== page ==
The world watched over the weekend as the outcome of the UK’s exit from the EU in the Brexit raised many a question over just what does it mean?
Travel Weekly reported on Friday what would be expected for travellers if the vote swung to yes, with affects to be immediately on the Foreign Exchange, the Australian dollar to strengthen against the British pound, but lose momentum against the US dollar.
While some Australian travellers were temporarily affected, stranded without cash for up to six hours after Commonwealth Bank suspended foreign exchange of the British pound following the Brexit referendum, the travel industry is reacting to Brexit with both optimism and anxiety.
There seems to be a state of uncertainty surrounding passport control and border checks, and international driving licenses and cell phones could be a big issue. An extra visa may be required for Australians when traditionally, travellers who go through Britain automatically gain entrance to all the EU countries. For Australians, you will most probably have a special stamp for coming into the UK and another stamp for EU countries.
The Cruise Lines International Association also hopes the vote’s short-term effects won’t last. “The cruise industry relies on stable business frameworks and regulatory certainty to operate efficiently. This is why CLIA hopes that Europe’s stability and business environment will not be unduly affected,” it said in a statement.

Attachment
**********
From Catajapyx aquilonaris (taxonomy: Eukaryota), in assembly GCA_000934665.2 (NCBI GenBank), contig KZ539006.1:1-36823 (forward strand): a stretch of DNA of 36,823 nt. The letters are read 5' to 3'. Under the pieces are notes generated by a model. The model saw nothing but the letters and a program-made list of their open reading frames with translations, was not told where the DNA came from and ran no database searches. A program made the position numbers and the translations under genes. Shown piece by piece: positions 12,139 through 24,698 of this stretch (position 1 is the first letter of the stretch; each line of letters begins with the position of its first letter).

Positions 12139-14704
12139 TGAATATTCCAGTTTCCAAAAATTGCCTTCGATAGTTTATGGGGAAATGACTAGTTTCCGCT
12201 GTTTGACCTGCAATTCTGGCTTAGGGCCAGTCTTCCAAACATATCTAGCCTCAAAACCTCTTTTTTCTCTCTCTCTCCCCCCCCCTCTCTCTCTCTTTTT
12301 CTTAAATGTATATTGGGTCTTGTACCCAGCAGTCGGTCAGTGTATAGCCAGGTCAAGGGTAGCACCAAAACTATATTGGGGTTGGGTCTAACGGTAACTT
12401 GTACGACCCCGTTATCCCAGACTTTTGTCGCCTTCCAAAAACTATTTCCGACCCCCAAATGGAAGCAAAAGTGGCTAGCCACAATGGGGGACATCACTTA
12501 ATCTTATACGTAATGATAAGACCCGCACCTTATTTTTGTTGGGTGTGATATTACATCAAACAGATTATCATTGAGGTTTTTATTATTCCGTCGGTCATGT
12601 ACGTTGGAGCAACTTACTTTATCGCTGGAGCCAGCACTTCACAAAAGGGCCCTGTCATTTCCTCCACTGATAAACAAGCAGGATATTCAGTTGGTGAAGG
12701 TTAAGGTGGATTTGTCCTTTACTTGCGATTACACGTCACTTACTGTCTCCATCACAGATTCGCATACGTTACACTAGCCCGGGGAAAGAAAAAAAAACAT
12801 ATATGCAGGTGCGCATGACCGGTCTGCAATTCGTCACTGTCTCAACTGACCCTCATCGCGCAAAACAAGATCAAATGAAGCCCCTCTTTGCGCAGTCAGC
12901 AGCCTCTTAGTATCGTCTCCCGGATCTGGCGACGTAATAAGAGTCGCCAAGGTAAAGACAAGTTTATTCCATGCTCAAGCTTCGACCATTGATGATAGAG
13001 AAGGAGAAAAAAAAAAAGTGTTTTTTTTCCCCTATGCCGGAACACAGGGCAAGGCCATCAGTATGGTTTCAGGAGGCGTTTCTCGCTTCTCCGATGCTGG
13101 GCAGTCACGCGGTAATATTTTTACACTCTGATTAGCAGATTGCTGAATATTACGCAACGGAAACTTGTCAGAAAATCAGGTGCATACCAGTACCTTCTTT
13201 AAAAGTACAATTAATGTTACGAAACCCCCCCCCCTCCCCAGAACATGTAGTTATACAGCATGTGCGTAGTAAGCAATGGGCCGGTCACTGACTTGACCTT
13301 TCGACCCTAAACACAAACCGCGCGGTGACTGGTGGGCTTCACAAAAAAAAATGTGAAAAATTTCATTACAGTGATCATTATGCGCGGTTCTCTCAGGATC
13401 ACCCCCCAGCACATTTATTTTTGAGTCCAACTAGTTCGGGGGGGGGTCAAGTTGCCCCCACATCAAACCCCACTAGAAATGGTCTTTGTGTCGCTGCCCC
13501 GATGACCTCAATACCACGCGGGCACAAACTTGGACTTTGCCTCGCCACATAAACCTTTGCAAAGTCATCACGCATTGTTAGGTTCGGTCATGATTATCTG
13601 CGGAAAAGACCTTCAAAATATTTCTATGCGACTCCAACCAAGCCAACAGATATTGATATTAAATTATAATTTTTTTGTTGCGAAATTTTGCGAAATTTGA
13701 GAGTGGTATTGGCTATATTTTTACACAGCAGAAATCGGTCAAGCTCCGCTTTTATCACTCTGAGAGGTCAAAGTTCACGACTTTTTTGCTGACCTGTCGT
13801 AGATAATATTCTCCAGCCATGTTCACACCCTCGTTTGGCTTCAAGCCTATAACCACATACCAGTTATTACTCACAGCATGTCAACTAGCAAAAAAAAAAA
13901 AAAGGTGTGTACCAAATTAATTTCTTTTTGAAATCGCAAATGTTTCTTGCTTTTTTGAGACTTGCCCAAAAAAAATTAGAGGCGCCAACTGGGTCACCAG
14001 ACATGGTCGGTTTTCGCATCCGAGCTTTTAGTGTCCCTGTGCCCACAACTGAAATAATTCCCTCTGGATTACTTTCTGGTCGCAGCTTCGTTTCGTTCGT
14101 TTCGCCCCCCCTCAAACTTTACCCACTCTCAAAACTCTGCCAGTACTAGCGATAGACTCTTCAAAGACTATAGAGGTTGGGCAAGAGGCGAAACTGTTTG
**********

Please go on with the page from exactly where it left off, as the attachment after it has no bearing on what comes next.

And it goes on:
Some folks (like IATA) are predicting serious drops in traffic, with the business traffic dropping in/out of England enough to make it sting.
“Preliminary estimates suggest that the number of UK air passengers could be 3-5 percent lower by 2020, driven by the expected downturn in economic activity and the fall in the sterling exchange rate. The near-term impact on the UK air freight market is less certain, but freight will be affected by lower international trade in the longer term,” IATA said.
Sir Richard Branson tweeted his dismay with the decision, saying “None of this [leaving the EU] will happen overnight, and the UK will face a multitude of complex negotiations and difficult choices over the coming years. I have been clear I wanted the UK to remain in the EU. The last few weeks I have been more outspoken as I think leaving the European Union is a very sad decision that will do enormous damage to both Britain’s economy and Europe’s stability. This decision will create volatility and will threaten much of the good work delivered by the EU over the last 40 years. Nevertheless we must all accept and respect the majority vote.”
However, as the dust settles, there’s no doubt that we’ll see visible changes in the UK’s travel industry, and the government will have the unenviable task of implementing independent regulations to maintain the country’s position as a global tourism hub and gateway to Europe.